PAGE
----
House Ways and Means Chairman David Camp told Bloomberg TV’s “Street Smarts” Thursday that his plan to overhaul the tax code is “moving forward,” and that despite the fact that his draft legislation has stirred up a hornets’ nest in Washington, “we’re doing all the work in order to make that happen.”
Said Camp, R-Mich., to Bloomberg TV’s Chief Washington correspondent Peter Cook: “We have a lot of Republicans and Democrats supporting the fact that we’re moving forward on this” draft legislation.
After being called a “brave man” by Cook to put such a tax overhaul plan out in a midterm election year, Camp responded: “It’s February. We’re supposed to do nothing until the election?”
Retirement planning groups, however, says Camp’s plan is a nightmare for retirement savers. Chris DeGrassi, executive director of the National Tax-deferred Savings Association (NTSA), said after the discussion draft was released that while Camp hails the bill as a “comprehensive simplification of the tax code,” the bill actually attacks workers of modest means.
The legislation, DeGrassi said, “seeks $200 billion in new taxes on retirement savings to pay for favors to Wall Street, such as excluding the first 40% of investment income from the capital gains tax. To accomplish this goal, the chairman effectively eliminates the main distinctions between private workplace retirement plans, such as 401(k) plans, and public and nonprofit workplace plans, such as 403(b) and 457 plans, in the name of tax code simplification and increased short-term revenue.”
These distinctions, he says, “were designed to protect traditionally lower paid workers who feel called to serve society.”
Here’s an edited transcript of Camp’s discussion with Bloomberg’s Cook:
PETER COOK: You had to know putting this plan out in a midterm election year you’d get fire from all sides. You’re getting it. Why’d you do this? Is this a kamikaze mission?
REP. DAVID CAMP, R-MICH.: No. Look, our economy isn’t growing. I’m not going to accept 2% growth as the new normal. I’m not going to accept a minimum-wage economy, and I’m not going to accept the fact that we’re not creating jobs. Kids are living at home because they can’t get out on their own. So we need to grow this economy. We need to create jobs. One way to do that is through pro-growth tax reform. Also, we need to be the party of ideas. We need to move issues forward. And this is a big one that could help — help people, help jobs and really make America a much better place.
COOK: The big picture here for this plan, you’ve reduced the number of tax brackets from three, two, depending how you to look at, from seven. You also reduce the top rate both for the corporate side and for the individual side, yet you do away with a lot of these tax breaks or at least limit them, ones on the books right now. You’ve got industry folks, you’ve got Republicans and some Democrats taking aim at you over some of those changes. Are you ready for that? CAMP: Look, we have a lot of Republicans and Democrats supporting the fact that we’re moving forward on this. The top rate in the ’80s in America for business was the lowest in the world. Now we have the highest corporate tax rate in the world. So we go from 35 [percent] to 25. And you’re right. Ninety-nine percent of taxpayers will be at 25 percent or less. I considered 99 percent an A when I was in school. So look, we’re moving forward. And to do that, what we do is there are tradeoffs. We reform our tax code, do away with a lot of complexity.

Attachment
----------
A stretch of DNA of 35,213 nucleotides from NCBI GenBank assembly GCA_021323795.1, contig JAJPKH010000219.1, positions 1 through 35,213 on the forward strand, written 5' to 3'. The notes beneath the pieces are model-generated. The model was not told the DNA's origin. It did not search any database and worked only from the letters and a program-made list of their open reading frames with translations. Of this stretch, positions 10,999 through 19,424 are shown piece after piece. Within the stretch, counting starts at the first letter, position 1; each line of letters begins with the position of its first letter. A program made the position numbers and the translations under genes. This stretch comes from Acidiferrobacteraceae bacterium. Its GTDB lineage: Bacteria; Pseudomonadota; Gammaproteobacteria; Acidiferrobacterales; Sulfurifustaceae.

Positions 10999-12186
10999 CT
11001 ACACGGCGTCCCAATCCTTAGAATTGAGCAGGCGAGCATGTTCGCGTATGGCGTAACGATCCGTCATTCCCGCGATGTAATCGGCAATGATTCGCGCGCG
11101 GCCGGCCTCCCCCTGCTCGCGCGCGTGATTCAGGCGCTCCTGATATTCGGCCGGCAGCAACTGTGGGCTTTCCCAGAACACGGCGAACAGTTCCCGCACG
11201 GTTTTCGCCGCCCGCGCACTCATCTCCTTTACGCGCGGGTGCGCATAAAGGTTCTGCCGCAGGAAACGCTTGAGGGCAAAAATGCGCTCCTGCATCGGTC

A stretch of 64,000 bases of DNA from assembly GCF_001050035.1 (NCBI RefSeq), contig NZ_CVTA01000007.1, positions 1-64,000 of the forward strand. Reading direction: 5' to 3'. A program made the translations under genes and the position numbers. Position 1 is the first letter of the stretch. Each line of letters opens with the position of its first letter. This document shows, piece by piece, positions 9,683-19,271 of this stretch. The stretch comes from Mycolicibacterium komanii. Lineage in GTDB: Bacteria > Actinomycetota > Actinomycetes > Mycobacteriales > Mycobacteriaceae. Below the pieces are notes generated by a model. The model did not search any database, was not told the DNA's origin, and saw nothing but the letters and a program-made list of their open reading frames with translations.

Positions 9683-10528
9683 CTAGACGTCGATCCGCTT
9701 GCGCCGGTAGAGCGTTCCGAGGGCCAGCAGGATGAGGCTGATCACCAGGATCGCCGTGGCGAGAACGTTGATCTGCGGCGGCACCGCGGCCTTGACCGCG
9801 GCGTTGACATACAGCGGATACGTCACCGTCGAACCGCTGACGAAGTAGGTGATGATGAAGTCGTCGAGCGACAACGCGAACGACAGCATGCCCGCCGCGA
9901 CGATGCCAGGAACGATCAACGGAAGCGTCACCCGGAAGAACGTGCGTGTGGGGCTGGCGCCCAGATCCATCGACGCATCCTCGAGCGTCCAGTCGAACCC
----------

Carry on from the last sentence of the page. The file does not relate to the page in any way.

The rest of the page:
We get rid of 228 provisions, reduce the code by 25%. Ninety-five percent of Americans will not be itemizing. That’s many small-business owners as well. And so because we simplify and because we lower rates, we actually grow the economy by 20%. And if we can get 20% growth in the economy, that also translates into almost 2 million jobs. And look, jobs and the economy, that’s the number-one issue facing Americans. And Americans want us to do something about it. So this draft proposal is one way to do something about it, and it’s pro-growth reform.
COOK: And it’s also a sure way to get tax lobbyists in this town running all over the city trying to undermine your efforts. You’ve got individual industries here taking aim. Let me talk about one specific in your plan. This tax on the largest financial institutions in the country. Sounds an awful lot like what the president proposed after the financial crisis, the financial crisis tax. Tell me the justification for targeting an individual industry like this.
CAMP: I think it affects about six banks…
COOK: Four or five insurance companies as well.
CAMP: But look, they are going from a 35% rate to a 25% rate. And the financial sector there aren’t a lot of provisions, loopholes, et cetera, to close because there aren’t many. So they’re getting a tremendous tax break, and I think it’s important there be a tradeoff. In order to pay for and have revenue-neutral tax reform, if you’re going to lower rates by that much — and frankly many and most financial institutions are going to do better under this plan than they do now. And you know why they’re going to do better? Because the economy’s going to grow. The nonpartisan Joint Committee on Taxation says we’re going to get growth. And if we get growth, everybody does better. As President Kennedy said, a rising tide lifts all boats.